The Huichol and Cora
In contrast to the migrants from the south, the Huichol and their northerly neighbors, the Cora, are native to the Puerto Vallarta region. Isolated and resistant to Mexicanization, about 20,000 Huichol (and half as many Cora) farm, raise cattle, and hunt high in their Sierra Madre homeland, which extends northerly and easterly from the foothills north of Tepic. Although the Cora’s traditional territory intermixes with the Huichol’s at its southern limit, it also spreads northward, between the foothills and the 6,000-foot-high (1,830-meter-high) Sierra Occidental valleys, to the Nayarit-Durango border.
The Huichol, more than all indígena groups, have preserved their colorful dress and religious practices. Huichol religious use of hallucinogenic peyote and the men’s rainbow-tinted feathered hats and clothes are renowned.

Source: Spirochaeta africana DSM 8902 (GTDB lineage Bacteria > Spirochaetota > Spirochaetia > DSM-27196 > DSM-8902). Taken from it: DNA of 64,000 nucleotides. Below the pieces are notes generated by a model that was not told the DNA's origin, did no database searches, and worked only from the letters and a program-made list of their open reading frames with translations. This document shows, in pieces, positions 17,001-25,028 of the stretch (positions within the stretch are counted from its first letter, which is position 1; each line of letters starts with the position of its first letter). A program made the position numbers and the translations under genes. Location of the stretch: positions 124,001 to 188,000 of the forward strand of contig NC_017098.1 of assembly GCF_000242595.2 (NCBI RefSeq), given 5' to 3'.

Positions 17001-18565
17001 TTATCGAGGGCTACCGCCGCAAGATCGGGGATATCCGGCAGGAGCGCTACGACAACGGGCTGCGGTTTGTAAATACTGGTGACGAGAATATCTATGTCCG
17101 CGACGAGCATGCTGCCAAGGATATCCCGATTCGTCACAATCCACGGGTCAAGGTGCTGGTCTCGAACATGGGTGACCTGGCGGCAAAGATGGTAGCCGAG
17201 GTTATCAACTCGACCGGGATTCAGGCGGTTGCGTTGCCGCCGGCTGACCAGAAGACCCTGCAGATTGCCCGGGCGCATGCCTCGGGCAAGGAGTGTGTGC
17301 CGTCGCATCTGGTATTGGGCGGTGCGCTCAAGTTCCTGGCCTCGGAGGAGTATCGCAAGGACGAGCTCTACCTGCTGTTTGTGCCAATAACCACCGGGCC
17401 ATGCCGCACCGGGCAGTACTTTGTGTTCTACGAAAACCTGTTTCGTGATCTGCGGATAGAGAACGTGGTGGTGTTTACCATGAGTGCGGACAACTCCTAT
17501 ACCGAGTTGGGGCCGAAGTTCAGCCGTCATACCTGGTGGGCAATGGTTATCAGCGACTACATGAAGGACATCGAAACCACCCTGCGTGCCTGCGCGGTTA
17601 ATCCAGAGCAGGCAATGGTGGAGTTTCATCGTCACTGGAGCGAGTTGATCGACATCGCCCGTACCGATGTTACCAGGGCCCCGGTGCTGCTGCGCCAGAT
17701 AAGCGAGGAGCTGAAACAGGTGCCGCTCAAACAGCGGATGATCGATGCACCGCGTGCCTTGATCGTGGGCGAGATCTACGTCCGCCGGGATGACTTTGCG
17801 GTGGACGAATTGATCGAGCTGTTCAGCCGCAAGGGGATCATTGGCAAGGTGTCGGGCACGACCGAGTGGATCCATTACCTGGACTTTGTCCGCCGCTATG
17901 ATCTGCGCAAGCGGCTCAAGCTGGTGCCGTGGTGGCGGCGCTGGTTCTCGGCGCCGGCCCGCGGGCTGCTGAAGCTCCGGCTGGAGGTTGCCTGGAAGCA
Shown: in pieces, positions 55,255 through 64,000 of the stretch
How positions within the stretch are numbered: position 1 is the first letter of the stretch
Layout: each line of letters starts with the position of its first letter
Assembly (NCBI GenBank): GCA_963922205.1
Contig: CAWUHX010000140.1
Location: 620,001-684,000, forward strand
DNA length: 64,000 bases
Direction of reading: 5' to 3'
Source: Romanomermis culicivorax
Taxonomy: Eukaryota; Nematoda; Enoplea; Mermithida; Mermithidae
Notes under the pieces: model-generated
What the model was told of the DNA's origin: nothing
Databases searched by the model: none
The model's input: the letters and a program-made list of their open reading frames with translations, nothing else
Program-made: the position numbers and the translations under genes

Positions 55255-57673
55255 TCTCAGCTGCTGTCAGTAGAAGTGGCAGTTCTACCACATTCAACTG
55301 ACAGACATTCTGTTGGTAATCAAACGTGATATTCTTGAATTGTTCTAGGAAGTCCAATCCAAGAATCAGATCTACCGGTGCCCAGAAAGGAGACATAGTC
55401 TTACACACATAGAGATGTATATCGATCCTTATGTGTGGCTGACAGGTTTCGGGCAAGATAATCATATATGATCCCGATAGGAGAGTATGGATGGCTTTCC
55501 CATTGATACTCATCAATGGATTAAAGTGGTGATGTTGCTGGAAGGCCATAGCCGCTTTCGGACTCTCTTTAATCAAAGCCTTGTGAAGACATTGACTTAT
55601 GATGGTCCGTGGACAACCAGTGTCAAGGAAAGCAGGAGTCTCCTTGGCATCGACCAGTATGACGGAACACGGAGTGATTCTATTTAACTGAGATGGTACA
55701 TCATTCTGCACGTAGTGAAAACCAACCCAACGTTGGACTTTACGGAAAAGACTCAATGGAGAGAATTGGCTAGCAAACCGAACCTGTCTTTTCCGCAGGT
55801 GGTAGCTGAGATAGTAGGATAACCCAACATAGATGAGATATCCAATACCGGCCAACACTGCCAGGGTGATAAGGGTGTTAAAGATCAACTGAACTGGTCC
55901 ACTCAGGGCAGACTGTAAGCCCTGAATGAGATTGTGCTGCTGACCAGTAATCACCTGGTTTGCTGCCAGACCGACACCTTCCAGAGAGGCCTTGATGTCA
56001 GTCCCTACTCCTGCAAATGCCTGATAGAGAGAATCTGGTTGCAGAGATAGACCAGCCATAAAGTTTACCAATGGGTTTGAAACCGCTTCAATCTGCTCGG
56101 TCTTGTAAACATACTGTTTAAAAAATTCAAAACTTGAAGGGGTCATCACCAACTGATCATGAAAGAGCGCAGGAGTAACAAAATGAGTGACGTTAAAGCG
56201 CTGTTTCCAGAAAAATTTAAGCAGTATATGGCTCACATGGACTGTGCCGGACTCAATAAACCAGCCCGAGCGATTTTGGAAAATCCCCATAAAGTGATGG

Tepic, San Blas, and especially Santiago Ixcuintla (eeks-WEEN-tlah) north of Puerto Vallarta are the most important and easily accessible Huichol centers. In both Puerto Vallarta and Tepic, several stores specialize in the Huichol’s colorful religious crafts. Santiago Ixcuintla has a Huichol handicrafts store and community center, and San Blas is an important pilgrimage site where Huichol gather, especially around Easter, for weddings and to pay homage to the sea goddess, Aramara.
While not so well known as the Huichol’s, the Cora’s traditions also remain essentially preserved. These include use of peyote in the worship of pre-Christian deities, such as the fertility gods Grandfather Sun and Grandmother Moon, Earth-mother Tatei, and the heroic monster-killer Brother Morning Star.
Although many Cora have migrated to the Nayarit lowland towns, such as Acaponeta, Rosamorada, Tuxpan, and Ruíz along Highway 15, they return for festivals to their mountain homeland villages that center around remote Jesús María, about 128 rough mountain kilometers from Ruíz. The most notable festivals occur January 1–5 (inauguration of the Cora governor) and Semana Santa (the week before Easter).
© Bruce Whipperman from Moon Puerto Vallarta, 7th edition